Q: How many bottles do you have in the cellar right now?
A: At our crest in this journey, we probably had 20,000 – 25,000 bottles in inventory, and probably over 1,100 in the selection. Now we probably have less than half of that, because we couldn’t continue to sustain and build it. We still have a large number of selections — 700 to 800 — but not nearly as many bottles in inventory.
Q: What’s the oldest selection you have right now?
A: I think we have a 1955 or ’59 Chateau Mouton.
Q: How many regions does your cellar usually represent? Does it fluctuate, or do you have certain ones you focus on?
A: I think we have a good depth in the French and domestic selections. Beyond that, we’ll always have a few things from certain wine regions of the world that are significant. We’ll have some Italy, some from South America. Whatever Jeff finds that’s noteworthy from a particular region, we’ll typically represent it in one capacity or another.
Q: What do you see for The Refectory going forward?
A: We’re continuing to evolve our dinner music series and our catering. The ability for the chef and myself to create a special menu for somebody in their home, that sort of thing. We’re continuing to evolve our patio, and the types of menus and events we can get out there. Our wine programs are constantly evolving to incorporate different types of wine tastings. We try to do things in a very creative way that makes them as cost-effective as we can make it. The chef is always exploring with respect to pushing the parameters of this cuisine. I think The Refectory is going to continue to be a destination and a place that’s integrating itself into the community, supporting the community with non-profits. Hopefully the way we present fine dining and set ourselves apart will continue to be a very integral part of the Columbus dining scene.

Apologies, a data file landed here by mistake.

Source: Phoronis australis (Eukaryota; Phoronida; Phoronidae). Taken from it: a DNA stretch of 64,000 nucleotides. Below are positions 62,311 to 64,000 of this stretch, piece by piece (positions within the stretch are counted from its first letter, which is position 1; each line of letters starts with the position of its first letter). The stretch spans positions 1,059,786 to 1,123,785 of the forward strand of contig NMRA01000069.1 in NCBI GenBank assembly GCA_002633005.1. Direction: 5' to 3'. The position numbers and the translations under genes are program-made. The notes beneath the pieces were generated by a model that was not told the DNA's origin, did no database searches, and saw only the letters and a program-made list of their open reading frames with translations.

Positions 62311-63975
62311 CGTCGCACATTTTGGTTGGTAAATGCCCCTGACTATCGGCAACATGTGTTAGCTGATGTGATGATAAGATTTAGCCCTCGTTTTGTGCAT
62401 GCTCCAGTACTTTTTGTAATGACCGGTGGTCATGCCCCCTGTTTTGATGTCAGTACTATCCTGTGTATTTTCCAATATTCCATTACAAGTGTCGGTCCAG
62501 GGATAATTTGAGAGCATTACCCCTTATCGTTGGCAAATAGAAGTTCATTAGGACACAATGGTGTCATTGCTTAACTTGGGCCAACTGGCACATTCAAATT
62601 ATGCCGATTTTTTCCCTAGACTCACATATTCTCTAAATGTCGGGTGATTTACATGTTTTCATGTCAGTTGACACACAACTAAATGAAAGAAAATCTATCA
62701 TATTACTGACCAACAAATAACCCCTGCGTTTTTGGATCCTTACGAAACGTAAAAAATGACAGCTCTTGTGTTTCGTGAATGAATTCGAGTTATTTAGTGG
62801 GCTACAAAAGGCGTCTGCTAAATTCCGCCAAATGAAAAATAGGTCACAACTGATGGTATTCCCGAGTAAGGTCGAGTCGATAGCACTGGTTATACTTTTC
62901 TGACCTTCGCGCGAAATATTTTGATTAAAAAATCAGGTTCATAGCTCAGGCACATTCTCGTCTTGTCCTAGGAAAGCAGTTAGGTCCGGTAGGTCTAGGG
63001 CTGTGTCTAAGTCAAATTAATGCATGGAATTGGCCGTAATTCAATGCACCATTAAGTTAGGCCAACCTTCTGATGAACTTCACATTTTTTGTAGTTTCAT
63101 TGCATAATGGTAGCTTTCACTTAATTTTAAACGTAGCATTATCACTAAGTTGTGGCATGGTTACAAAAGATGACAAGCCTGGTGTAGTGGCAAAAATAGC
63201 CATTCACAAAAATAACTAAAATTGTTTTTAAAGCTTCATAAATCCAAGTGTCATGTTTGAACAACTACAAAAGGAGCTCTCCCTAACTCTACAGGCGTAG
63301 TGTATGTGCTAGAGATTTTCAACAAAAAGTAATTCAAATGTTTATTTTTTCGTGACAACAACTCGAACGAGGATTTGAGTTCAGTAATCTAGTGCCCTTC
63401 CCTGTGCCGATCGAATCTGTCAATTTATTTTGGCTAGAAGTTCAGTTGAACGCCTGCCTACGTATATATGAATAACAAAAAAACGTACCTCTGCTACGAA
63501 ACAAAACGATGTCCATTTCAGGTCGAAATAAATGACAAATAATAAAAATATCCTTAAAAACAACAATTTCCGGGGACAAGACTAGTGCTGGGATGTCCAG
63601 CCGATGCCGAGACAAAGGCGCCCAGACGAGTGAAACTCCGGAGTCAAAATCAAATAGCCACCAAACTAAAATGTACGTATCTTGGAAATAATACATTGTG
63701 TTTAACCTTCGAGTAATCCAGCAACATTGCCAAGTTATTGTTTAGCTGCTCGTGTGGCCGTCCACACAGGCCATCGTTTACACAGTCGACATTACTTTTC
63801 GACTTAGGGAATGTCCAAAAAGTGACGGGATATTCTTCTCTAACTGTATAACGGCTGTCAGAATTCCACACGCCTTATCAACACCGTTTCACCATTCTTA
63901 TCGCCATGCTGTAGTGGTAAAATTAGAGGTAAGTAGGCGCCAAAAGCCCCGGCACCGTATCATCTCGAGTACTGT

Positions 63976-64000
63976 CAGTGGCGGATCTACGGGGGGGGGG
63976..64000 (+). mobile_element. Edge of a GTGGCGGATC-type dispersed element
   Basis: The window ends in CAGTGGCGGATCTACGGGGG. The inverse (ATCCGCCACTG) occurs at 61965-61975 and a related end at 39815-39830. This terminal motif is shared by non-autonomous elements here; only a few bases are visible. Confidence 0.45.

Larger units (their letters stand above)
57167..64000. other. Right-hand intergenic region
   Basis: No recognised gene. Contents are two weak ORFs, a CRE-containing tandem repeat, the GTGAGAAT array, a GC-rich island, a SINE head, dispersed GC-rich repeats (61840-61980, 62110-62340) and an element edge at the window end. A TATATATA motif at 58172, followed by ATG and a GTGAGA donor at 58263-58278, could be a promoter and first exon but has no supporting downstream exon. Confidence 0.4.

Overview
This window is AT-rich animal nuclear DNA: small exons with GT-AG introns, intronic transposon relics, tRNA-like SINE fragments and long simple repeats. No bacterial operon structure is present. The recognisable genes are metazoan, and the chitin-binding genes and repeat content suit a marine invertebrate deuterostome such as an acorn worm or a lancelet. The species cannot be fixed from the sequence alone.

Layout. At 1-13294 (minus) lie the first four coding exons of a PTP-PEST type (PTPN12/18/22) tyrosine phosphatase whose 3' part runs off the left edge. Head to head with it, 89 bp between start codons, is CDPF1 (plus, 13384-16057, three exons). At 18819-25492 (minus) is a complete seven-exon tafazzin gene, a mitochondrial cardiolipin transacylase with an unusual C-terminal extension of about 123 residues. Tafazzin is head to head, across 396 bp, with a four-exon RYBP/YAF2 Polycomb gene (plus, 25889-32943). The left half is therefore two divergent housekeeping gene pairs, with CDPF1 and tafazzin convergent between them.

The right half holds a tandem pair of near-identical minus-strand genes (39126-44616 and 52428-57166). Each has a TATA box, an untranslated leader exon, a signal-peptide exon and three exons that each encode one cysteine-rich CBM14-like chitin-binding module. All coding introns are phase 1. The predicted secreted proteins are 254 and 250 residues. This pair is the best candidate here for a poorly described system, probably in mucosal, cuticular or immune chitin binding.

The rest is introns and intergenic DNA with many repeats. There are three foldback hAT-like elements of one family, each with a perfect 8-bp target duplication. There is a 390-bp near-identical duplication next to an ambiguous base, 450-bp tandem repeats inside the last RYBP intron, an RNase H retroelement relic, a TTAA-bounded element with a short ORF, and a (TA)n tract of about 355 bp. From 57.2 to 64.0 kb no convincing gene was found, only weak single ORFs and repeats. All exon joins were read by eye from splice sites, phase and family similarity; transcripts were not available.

Q: How long was the original church here before The Refectory came in?
A: The church in actual physical structure was built in the 1850s. It was a church until the 1960s. It sat vacant for a few years before becoming a restaurant in 1976.
Q: Have you had to do many renovation updates in these years?
A: Most of what the guests will see is part of the historical structure. We added an upstairs banquet room that seats about 50. That was added in 1983, but we tried to give it sort of the same architectural feel that the rest of the building has. We physically added a kitchen, as well.
Q: Are you doing anything special to celebrate the 40th anniversary?
A: We’re doing a number of different initiatives that are still in the working stages right now. We’re getting the word out, as well as planning different events in the next few months, and we’re also evolving our email guest list because all of the events are exclusively through our email guest list. If guests are not on our email guest list and they join for the first time, we send them a gift certificate to come in and enjoy the restaurant. That is going to be very soon, and reflective of our 40th anniversary.
For more information, visit www.refectory.com.